The Body Mass Index (BMI) is an approximate measure of body fat based on your height and weight. It is important to remember that as a person’s BMI goes higher, this also increases the risk for diseases such as diabetes, heart disease, arthritis and certain cancers.
However, it does not accurately measure body fat percentage. For example, athletes have a high muscle-fat ratio and may have a high BMI rating yet be in excellent health. Excess body fat is the main cause of weight-related diseases. Thus, it is important to talk to your doctor regarding your personal health condition.
To calculate your BMI, use the slider controls to indicate your height and weight.
To get iMetabolic’s Animated BMI Calculator gadget for your own website please visit our BMI gadget page.
A body mass index from 18 to 25 is considered normal. The reason it is considered normal has nothing to do with appearance or style or anyone’s opinion; it comes from health statistics and nothing more.
When the body mass index exceeds 25, then the rate of developing health problems goes up, and goes up sharply. Diabetes, high blood pressure, hyperlipidemia, sleep disturbance and sleep apnea, osteoarthritis, fatty liver disease or hepatic steatosis, gastroesophageal reflux disease, heart disease, asthma and lung disease are all correlated with rising BMI.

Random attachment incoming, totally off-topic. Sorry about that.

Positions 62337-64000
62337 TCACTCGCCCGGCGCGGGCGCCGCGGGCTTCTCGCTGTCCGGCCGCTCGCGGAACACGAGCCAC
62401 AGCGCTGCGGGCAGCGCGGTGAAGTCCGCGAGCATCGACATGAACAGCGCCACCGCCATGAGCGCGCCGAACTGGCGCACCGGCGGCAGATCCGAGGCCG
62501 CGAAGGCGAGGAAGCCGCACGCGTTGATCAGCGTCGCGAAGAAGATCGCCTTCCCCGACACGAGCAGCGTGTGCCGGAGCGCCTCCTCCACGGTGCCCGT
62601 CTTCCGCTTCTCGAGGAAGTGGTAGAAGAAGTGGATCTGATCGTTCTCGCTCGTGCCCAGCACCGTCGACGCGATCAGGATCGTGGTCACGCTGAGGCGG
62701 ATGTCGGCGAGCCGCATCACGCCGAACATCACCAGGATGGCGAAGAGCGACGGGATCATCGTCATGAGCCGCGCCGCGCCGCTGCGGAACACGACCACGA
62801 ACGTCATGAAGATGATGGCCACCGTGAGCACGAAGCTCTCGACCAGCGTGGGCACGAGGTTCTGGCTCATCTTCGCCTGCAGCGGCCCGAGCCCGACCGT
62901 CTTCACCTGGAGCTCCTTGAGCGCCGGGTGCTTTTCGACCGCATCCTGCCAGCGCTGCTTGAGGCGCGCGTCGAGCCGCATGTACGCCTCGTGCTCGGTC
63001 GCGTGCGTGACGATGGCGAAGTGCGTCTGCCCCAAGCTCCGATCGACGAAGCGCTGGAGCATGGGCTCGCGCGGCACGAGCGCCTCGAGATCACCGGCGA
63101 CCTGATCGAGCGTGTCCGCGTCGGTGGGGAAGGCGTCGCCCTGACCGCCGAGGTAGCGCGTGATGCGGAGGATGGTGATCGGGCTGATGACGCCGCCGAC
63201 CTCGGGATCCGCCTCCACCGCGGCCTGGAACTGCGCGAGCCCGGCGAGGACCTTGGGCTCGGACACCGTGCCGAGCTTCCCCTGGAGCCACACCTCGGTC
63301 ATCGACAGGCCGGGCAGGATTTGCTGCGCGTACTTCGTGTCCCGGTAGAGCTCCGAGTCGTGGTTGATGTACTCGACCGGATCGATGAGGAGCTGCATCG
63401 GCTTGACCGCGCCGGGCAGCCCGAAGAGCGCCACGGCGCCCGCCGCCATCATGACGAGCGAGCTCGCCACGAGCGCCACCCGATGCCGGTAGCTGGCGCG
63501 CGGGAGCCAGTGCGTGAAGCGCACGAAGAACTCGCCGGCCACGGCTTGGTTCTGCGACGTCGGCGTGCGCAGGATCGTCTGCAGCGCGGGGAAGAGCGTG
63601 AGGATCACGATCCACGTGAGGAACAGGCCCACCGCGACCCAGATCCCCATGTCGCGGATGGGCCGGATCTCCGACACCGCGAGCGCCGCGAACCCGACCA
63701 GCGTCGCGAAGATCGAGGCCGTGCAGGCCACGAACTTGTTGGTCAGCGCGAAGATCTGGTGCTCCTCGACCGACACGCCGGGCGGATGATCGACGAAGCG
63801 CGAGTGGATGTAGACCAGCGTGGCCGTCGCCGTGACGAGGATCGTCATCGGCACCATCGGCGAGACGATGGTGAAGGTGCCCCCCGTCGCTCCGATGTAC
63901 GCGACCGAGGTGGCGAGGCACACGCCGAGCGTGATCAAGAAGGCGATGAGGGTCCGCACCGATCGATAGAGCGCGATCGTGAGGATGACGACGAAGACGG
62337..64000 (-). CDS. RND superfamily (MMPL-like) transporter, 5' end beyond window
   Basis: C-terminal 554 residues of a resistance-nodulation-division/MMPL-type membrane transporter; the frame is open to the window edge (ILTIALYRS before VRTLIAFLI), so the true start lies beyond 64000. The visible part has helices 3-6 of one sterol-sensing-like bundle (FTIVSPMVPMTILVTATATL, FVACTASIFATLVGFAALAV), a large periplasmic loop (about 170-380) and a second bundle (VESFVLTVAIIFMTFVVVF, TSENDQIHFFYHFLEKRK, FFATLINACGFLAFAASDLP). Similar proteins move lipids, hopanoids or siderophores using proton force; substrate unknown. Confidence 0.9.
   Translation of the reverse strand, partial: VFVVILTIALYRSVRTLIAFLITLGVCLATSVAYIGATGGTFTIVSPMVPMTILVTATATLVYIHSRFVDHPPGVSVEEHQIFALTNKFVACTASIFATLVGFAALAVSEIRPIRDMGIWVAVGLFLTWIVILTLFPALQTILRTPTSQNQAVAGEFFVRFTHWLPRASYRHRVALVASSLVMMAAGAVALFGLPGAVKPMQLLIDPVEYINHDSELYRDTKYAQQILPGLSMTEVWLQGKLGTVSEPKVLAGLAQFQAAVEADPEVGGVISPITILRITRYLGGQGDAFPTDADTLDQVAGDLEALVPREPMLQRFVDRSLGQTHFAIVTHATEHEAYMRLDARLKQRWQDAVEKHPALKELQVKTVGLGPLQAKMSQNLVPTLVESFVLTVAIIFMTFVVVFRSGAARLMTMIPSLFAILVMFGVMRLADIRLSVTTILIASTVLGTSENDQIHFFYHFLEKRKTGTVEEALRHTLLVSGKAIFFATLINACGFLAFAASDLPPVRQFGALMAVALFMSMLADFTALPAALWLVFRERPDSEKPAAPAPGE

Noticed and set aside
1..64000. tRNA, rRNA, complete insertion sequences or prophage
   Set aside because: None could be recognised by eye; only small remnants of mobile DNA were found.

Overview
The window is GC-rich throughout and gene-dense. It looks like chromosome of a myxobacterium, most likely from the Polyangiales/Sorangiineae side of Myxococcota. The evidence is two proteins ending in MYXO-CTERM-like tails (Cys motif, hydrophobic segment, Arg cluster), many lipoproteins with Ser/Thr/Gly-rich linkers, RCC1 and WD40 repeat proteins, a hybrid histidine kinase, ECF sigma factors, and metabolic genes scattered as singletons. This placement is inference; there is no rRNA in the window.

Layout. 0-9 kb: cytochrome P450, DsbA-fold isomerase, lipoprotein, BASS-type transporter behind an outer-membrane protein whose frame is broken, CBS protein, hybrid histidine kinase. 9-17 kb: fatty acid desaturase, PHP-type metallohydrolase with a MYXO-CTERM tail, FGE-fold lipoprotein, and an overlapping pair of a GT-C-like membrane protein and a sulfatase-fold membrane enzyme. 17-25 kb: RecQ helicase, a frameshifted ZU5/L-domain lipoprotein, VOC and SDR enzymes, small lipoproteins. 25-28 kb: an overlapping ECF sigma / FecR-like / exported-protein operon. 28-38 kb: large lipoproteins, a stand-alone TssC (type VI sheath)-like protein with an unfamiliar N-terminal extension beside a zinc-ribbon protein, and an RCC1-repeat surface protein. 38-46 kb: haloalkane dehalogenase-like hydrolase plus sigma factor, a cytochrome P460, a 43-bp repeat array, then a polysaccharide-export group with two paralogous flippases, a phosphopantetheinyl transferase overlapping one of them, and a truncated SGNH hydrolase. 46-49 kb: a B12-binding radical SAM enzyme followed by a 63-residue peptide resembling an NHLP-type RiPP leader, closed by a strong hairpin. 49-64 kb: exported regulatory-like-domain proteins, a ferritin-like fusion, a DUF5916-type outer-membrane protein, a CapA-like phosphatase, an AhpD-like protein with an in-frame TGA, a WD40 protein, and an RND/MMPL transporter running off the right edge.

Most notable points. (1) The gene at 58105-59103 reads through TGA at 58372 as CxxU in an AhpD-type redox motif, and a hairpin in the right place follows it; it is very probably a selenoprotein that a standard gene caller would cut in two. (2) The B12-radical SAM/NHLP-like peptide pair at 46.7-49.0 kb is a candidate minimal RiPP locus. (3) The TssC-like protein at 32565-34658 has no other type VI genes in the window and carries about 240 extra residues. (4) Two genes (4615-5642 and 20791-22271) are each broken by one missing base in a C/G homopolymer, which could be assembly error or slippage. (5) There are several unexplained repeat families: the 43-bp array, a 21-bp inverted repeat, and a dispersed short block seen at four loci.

A body mass index between 25 and 30 is considered “overweight.” People in this category should strive to lose weight and work to keep their body mass index below 25.
A body mass index between 30 and 35 is termed “obese.” While none of us likes that term, in the medical lexicon it is used specifically to describe when the body mass index reaches a very unhealthy level. At this point the health problems associated with weight gain are more severe and occur earlier in life. There is a decrease in life expectancy that continues to become more pronounced as the body mass index increases.
With better recognition of the adverse health effects of rising BMI, more serious and aggressive solutions have been recommended. For example, weight loss surgery is now widely considered an appropriate treatment when the body mass index is over 35. There is increasing data that it may be appropriate for people with a body mass index over 30.
In addition, medically supervised weight loss is recommended when the body mass index is over 25. Historically, prescription weight loss medications were considered appropriate to prescribe when the body mass index was over 30, but it is probably appropriate to consider them as part of a medically supervised treatment when the body mass index is over 27.
For everyone, male or female, tall or short, the data tells us that keeping the BMI under 25 is the healthiest. Getting there takes hard work and knowledge and the right tools. Staying there takes all that, and the determination to keep and maintain long term healthy habits.